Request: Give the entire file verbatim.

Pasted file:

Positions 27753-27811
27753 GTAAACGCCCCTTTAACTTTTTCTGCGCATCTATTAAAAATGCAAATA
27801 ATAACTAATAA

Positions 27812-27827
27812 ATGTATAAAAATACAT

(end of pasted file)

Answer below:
Positions 27753-27811
27753 GTAAACGCCCCTTTAACTTTTTCTGCGCATCTATTAAAAATGCAAATA
27801 ATAACTAATAA

Positions 27812-27827
27812 ATGTATAAAAATACAT